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Recent Developments in Solvent and Salt Effects on Ene Reactions of Singlet Oxygen

[ Vol. 10 , Issue. 3 ]


Wojciech J. Kinart, Cezary M. Kinart and Marcin Sendecki   Pages 337 - 346 ( 10 )


The synthetic potential of the photo-oxygenation has been discussed. It provides an exquisite regioselective, and in many cases stereoselective, entry into synthetically useful feedstock using an environmentally benign oxidant. Allyl hydroperoxides are the principal products when unsaturated compounds undergo photo-oxidation. The singlet oxygen ene reaction is bimolecular process with a rate that depends on concentration of both the substrate and singlet oxygen. Convenient rates are achievable in many common organic solvents using photosensitization. However, condensed phase photo-oxidation conditions suffer from several drawbacks. Therefore, the area of polymer-supported catalysis has been extensively studied. The singlet oxygen ene reaction of allylic stannanes leads to formation of Mene, H-ene and cycloaddition products. Its relative yields depend on structural and environmental conditions. The considerable efforts have been made to optimize the selection of the ideal solvent to carry the photo-oxidation. It has been observed that in the presence of different salts such as LiClO4 reaction rates are considerably faster. Noticed effects depend on the concentration of the salt and vary with change of the solvent. Results of photo-oxidation of phenols indicate that yield of the reaction and type of products dependz on pH of studied solution and the addition of LiClO4, CF3SO3Li or Bu4NF which catalyze this reaction. The catalytic effect of LiClO4 on reactions of singlet oxygen with different olefins and allyltin compounds has been explained as a result of stabilization of the transition state by the ionic medium. It also occurs that physicochemical properties of organic solvents and effects joined with solvation by them LiClO4 are responsible for this catalysis.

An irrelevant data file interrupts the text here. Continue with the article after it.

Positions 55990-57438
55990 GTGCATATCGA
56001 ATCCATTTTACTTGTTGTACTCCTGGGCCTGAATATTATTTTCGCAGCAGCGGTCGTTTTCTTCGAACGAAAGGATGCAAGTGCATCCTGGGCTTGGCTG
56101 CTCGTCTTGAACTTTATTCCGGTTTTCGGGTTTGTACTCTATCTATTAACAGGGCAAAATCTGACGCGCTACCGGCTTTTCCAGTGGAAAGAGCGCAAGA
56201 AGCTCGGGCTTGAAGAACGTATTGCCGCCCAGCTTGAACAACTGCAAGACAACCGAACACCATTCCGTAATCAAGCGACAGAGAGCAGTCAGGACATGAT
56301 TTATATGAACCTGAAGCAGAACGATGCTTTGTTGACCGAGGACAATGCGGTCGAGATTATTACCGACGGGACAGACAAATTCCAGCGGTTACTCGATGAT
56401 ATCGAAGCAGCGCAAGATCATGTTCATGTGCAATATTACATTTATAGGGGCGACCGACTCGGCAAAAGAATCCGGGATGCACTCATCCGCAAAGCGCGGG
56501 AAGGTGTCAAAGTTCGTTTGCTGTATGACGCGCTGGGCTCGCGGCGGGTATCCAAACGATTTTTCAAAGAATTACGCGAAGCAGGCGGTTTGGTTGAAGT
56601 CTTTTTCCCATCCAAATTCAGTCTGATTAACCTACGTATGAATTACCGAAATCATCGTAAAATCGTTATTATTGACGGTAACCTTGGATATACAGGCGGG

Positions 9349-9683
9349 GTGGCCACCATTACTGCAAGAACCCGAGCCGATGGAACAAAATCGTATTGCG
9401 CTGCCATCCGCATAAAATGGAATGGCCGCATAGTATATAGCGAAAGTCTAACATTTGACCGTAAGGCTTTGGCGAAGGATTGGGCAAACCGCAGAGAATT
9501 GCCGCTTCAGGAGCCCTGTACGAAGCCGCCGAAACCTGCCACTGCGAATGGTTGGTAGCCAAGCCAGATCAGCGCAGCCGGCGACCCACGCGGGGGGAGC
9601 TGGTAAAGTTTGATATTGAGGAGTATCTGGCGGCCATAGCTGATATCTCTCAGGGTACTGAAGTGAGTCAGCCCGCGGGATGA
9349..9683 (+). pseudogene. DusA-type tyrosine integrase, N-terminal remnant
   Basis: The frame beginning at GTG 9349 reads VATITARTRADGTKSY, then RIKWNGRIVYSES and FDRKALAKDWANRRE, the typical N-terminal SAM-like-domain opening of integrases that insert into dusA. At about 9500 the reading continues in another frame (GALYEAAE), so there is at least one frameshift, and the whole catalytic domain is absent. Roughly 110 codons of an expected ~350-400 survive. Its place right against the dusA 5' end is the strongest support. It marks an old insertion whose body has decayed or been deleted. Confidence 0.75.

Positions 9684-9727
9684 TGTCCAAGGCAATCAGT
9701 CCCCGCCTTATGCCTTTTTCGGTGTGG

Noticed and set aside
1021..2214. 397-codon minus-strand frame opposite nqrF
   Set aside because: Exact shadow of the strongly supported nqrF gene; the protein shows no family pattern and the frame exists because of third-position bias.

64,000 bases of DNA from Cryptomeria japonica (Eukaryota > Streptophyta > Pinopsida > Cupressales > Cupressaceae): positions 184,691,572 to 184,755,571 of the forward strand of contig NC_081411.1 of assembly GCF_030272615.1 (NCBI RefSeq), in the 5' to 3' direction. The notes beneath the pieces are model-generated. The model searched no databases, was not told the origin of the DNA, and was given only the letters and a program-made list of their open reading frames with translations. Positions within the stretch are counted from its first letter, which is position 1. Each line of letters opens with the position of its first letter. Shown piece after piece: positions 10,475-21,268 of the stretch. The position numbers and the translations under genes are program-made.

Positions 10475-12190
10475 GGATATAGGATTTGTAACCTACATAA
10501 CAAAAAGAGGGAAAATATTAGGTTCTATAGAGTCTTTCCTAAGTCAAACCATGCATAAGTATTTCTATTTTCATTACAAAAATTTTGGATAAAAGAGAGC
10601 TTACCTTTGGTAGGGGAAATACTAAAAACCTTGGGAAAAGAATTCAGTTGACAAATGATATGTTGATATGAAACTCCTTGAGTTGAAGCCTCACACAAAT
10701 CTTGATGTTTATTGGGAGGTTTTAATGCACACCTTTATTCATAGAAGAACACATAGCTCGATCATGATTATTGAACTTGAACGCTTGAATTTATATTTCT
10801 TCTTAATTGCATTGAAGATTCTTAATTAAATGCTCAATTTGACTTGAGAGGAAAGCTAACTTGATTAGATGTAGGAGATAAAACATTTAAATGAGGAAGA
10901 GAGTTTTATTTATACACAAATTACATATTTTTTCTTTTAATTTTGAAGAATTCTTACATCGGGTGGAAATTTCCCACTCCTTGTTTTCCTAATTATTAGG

Singlet oxygen, sensitizers, olefins, allyltin compounds, phenols, catalysis, solvents.


Department of Organic Chemistry, University of Lodz, Tamka 12, 91-403 Lodz, Poland.

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